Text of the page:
This week the New York Times reported that the US is planning to establish a new base for its drones in north-west Africa. While the base is to be used initially to fly unarmed surveillance drones, according to the article the US does not rule out the possibility of using the base to launch drone strikes in the future. One day after the NYT piece, Reuters reported the base would be established in Niger. According to “a senior government source” says Reuters, “the U.S. ambassador to Niger, Bisa Williams, made the request at a meeting on Monday with President Mahamadou Issoufou, who immediately accepted it.”
Mali will no-doubt be one of the initial targets of the US drones, bordering as it does on Niger. The deployment of French surveillance drones in Mali was reported last October and there has been speculation that British drones could be deployed as part of Britain’s military support to French forces in Mali, however the British Defence Minister, Philip Hammond said recently that he had decided against sending drones as they are needed in Afghanistan.
While drones have mainly been used in South Asia, unmanned drone have flown in African skies for many years.
According to David Axe’s must read article, America’s Secret Drone War in Africa , the first known US attack in African involving a drone took place on 7th Jan 2007 when a US Predator drone tracked a convoy near the southern Somali town of Ras Kamboni and guided in an attack by a US gunship. Since that first attack, US drones have operated more or less continuously over African soil.
Despite President George Bush telling reporters in 2008 “I want to dispel the notion that all of a sudden America is, you know, bringing all kinds of military to Africa. It’s just simply not true,” many US bases have been established including bases for unmanned drones. The most well-known base from where drones operate in Africa is in Djibouti, but there are also bases in Ethiopia and the Seychelles. Asked about the presence of US drones at press event in the Seychelles in 2009 US diplomat Craig White said:
“The government of Seychelles invited us here to fight against piracy, and that is its mission…. however, these aircraft have a great deal of capabilities and could be used for other missions.”
In addition to theses bases, informed analysts say that a base in the DRC is being expanded and could be used to host drones. Other US military bases have also been established in Burkina Faso, Mauritania, Uganda and there are plans to open a base in South Sudan to carry out intelligence gathering and surveillance flights using other aircraft.
Somalia continues to be one of the main focuses of US drone operations in Africa (see Bureau of Investigative Journalism – US Covert War in Somalia). Although most of the US military activity in Somalia is covert, occasionally US officials confirm the use of armed drones. According to Chris Woods of the Bureau of Investigative Journalism (TBIJ) there have been around 23 US airstrikes in Somalia since 2007, many of which have involved US drones.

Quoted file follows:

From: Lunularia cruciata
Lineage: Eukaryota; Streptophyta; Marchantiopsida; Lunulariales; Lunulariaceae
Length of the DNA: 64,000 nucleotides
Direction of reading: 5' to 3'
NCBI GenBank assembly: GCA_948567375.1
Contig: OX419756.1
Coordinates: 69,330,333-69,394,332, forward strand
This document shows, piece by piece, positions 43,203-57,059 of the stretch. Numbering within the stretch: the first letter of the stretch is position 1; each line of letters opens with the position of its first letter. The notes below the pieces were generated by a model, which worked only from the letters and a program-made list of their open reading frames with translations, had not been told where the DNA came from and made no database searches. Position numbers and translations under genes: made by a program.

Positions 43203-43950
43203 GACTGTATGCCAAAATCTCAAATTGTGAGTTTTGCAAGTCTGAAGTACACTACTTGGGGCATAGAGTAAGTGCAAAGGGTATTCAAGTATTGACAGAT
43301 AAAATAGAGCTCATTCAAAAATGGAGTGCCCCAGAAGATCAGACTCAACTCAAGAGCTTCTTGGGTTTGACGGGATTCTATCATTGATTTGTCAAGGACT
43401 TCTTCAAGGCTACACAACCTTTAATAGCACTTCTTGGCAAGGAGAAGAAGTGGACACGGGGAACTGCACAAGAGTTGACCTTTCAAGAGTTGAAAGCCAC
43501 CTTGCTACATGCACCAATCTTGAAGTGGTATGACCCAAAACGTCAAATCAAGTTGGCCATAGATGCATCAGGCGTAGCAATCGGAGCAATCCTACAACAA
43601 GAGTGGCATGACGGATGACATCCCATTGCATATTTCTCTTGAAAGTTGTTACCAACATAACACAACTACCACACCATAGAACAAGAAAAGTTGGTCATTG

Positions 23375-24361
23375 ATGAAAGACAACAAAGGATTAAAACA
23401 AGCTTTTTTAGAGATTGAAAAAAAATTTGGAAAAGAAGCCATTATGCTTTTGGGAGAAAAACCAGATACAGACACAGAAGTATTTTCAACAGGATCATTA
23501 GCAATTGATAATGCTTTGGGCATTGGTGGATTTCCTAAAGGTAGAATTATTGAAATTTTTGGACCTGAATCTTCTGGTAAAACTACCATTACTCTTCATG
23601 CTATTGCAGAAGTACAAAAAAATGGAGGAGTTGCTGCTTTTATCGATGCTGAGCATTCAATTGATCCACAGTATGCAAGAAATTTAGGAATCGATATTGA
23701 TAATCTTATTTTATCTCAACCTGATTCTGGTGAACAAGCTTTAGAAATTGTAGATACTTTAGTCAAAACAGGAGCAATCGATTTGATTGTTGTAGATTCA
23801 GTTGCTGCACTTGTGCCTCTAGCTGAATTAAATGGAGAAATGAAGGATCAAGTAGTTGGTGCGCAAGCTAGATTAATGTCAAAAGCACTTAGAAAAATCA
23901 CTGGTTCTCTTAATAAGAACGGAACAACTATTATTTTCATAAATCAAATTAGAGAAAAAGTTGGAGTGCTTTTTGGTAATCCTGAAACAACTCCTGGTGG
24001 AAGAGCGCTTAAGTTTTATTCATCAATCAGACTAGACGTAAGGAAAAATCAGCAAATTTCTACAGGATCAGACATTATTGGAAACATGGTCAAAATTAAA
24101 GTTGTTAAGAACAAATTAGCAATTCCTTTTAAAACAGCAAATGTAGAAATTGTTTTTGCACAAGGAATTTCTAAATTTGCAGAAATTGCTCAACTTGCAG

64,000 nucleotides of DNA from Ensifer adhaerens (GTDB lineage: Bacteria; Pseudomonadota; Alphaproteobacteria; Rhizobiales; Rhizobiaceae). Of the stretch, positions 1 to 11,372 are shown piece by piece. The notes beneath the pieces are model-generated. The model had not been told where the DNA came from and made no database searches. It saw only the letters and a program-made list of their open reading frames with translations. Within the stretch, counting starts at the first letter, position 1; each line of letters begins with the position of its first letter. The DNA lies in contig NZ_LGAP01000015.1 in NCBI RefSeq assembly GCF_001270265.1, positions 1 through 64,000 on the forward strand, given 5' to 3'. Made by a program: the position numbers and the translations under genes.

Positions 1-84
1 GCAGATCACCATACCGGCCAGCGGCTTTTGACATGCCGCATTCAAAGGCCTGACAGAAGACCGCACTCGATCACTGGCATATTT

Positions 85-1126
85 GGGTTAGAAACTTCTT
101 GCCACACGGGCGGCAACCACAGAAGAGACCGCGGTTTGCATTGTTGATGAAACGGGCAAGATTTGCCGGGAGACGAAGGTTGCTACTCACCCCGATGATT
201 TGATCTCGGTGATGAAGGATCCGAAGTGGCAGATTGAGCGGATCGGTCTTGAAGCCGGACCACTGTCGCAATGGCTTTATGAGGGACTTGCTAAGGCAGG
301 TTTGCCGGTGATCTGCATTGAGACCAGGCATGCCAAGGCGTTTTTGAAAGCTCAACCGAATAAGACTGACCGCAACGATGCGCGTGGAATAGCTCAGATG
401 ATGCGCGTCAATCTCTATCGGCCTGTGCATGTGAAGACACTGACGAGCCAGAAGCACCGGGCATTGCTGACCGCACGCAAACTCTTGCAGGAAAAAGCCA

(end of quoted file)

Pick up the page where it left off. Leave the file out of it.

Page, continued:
In July 2012, UN officials released a report complaining that the presence of unmanned drones in Somalia posed a danger to air-traffic and risked violating the long-standing arms embargo on the country. The report detailed three specific events – a drone crash into a refugee camp, the flight of a drone dangerously close to a fuel dump, and the near collision of a drone with a large passenger plane over Mogadishu – calling them near disasters.
Last year, a British citizen was killed in a US drone strike in Somalia. Bilal el-Berjawi was travelling in a car just outside Mogadishu when a US drone launched three missiles, killing him and almost certainly others travelling in the car. According to the Guardian, el-Berjawi may have given his location away when he talked on the phone to his wife who had just given birth a few hours before. It should perhaps be noted that the UK does not count el-Berjawi as a British citizen as it unilaterally stripped him of citizenship in 2011.
In June 2012 a “mystery air-strike” on a convoy of trucks in Northern Mali was reported. The original report from the Magharebia website (which it should be noted is sponsored by United States Africa Command) stated that seven “terrorists” of a brigade linked to al-Qaeda in the Islamic Maghreb (AQIM) were killed while several others were injured. US intelligence officials contacted by the Long War Journal would neither confirm nor deny US involvement in the strike.
In Libya too, there have been persistent reports from Libyan officials that US drones continue to fly there since the official end of the armed conflict in October 2011. US officials initially refused to comment but later acknowledged their presence for “surveillance purposes”. There have been disputed reports about whether a US drone was in the area during the attack on the US consulate in Benghazi in September 2011.
Like the drone wars in South Asia, much of what happening in regard to the use of drones in Africa is shrouded in secrecy. With the establishment of this new drone base in Niger, drones will no doubt continue to fly in African skies for the foreseeable future but as always, details will remain hidden from view.